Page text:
HomeContributorsFundamental AnalysisDollar Rallies Above Key Technical Level Despite Soft Inflation, Jobs Data

Dollar Rallies Above Key Technical Level Despite Soft Inflation, Jobs Data

As expected, the Bank of England (BoE) raised the rates by 25bp for the 12th time yesterday, and Governor Bailey left the door open for further rate hikes.

Bailey said that the lagging effects of the past rate hikes will weigh more on the economy in the coming quarters, that the BoE expects inflation to fall quickly this year, but reckoned that ‘inflation remains too high’ and that ‘repeated surprises’ pointed to the resilience of the economy and added to price pressures. As a result, the BoE will ‘stay the course’ to bring it down with further rate increases, he said.

British policymakers also made the biggest upgrade to their growth projections since the BoE gained independence since1997 – added Bloomberg.

Cable fell, and tipped a toe below the 1.25 mark, but the selloff was mostly driven by a broadly stronger US dollar.

Even though the US PPI data came in softer than expected, and US jobless claims reached the highest since October 2021 and PacWest slumped 22% after announcing that its deposits fell nearly 10% last week, and the US 2-year yield fell – all these factors normally being bearish for the dollar -, the US dollar jumped above a two-month bearish trend top.

Was yesterday’s move just a flight to safety, is it sustainable?

Looking at the EURUSD chart, it looks like the failure to clear the 1.10/1.11 offers now leads to a toppish sentiment, and that we could see a further downside correction in the EURUSD before a rebound to bring us to the 1.12 medium term target area.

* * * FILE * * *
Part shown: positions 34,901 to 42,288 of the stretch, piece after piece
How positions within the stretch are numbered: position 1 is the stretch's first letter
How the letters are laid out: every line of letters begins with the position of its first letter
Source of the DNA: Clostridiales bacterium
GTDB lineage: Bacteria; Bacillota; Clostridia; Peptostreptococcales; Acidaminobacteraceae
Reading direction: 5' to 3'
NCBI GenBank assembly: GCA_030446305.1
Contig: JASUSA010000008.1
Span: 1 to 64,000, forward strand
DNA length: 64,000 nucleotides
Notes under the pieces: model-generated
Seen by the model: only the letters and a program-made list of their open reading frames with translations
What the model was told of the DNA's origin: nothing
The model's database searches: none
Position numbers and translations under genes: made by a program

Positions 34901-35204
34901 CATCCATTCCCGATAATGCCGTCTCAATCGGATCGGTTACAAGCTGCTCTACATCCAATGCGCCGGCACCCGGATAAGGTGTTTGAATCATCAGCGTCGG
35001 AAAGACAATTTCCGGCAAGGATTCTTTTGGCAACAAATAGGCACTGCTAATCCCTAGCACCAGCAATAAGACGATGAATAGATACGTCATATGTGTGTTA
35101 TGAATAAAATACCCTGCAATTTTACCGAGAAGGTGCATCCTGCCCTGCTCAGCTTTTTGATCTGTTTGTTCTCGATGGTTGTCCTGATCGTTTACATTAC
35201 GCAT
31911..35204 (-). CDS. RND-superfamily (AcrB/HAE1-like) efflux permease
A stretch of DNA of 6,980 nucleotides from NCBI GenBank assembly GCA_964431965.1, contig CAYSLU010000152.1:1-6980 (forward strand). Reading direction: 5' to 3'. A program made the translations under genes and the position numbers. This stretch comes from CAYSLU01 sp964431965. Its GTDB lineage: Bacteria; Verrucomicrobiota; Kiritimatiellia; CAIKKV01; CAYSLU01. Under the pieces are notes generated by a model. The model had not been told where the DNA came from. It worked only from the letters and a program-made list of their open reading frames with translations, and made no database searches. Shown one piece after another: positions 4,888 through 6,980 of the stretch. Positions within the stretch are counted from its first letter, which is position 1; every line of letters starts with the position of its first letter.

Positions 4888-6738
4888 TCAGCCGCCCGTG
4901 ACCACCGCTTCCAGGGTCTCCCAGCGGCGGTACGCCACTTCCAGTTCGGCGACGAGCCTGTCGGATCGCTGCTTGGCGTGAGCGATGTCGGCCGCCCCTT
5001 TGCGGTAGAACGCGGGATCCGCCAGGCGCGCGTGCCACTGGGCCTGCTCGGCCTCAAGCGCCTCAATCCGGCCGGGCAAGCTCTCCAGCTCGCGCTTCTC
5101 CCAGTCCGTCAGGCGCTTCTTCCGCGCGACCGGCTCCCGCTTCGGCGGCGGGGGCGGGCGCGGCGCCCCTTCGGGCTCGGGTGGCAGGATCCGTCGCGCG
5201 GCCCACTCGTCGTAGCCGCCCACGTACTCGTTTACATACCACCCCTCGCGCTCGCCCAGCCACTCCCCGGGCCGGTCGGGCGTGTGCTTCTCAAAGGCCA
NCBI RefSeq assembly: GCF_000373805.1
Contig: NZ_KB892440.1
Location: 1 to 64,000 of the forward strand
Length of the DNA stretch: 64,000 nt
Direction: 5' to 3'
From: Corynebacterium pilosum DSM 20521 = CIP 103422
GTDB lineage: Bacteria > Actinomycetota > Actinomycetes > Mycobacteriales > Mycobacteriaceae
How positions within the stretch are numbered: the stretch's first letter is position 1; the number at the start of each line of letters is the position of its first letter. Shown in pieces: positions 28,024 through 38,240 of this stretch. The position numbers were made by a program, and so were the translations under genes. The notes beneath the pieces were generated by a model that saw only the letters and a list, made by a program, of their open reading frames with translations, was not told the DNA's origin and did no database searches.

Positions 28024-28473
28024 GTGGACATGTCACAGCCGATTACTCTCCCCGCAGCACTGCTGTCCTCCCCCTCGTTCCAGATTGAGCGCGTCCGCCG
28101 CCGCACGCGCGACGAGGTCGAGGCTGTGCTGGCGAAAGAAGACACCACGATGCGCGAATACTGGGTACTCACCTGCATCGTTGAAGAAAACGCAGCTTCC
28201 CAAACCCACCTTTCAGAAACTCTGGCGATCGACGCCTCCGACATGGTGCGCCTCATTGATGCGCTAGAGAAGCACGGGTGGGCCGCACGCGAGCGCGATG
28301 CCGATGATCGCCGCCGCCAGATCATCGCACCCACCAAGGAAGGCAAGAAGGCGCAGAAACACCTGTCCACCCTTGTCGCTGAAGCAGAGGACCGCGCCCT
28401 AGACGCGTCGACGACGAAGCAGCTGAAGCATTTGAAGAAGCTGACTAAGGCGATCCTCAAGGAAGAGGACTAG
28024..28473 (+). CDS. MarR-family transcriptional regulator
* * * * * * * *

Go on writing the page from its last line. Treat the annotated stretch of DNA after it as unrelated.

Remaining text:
In equities, the S&P500 was little changed yesterday, the S&P500 was slightly downbeat on renewed bank selloff, but Nasdaq100 extended gains to fresh highs since last summer. The falling yields clearly boost appetite in Big Tech stocks.

Decision time for Turkey

In Turkey, the BIST100 rallied almost 8% yesterday, as Muhammer Ince, one of the candidates to the presidential election, withdrew from the race, a day after he denied the ‘authenticity of an alleged sex tape and claims that he took bribes to run for president and split the opposition vote’.

His votes will still count – because there is also a parliamentary election happening simultaneously, but Mr Ince leaving the presidential race ramps up the chances for a defeat for the running President Erdogan, although Ince didn’t favour a candidate when he retreated.

On the currency front, the USDTRY continues gently to push higher.

Note that despite the ultra-lose monetary policy, abnormally low interest rates and deeply negative real rates, a massive FX intervention program from the Central Bank of Turkey kept the Turkish lira at levels significantly above the fair market value against major currencies.

It is a timebomb ready to explode in any misstep.

And a misstep could be an eventual Erdogan defeat – which would smash the castle of cards.

Right now, the actual President Erdogan’s defeat is being priced in as the base case scenario. No one knows what that means for the lira, but if the lira is left to move free, it would certainly face a significant devaluation.

In the base case scenario, the formation of a new government is expected to end Turkey’s ultra-loose monetary policy, halt heavy FX intervention, and readjust interest rates significantly higher to restore an understandable and orthodox monetary policy. In this case, not only that we would see a wild volatility in lira which could send the USDTRY all the way up to the 35/45 range, but we would also see Turkish policy rate lifted to 40/45% in the months following the election to match the official inflation level, while inflation would pop higher due to a potentially devastating devaluation in the lira.

Elsewhere, the Turkish equities would jump, not because investors are happy with higher rates, but because the valuation of the companies should also readjust to a new exchange rate – a significantly more expensive US dollar, hence a significantly higher valuation for Turkish stocks in terms of Turkish liras.

On a personal note, for me and my generation who have never seen Turkey ruled by anyone else than Mr. Erdogan, and any government other than his AKP party, the shock of a change would go well beyond what we could see in the markets.

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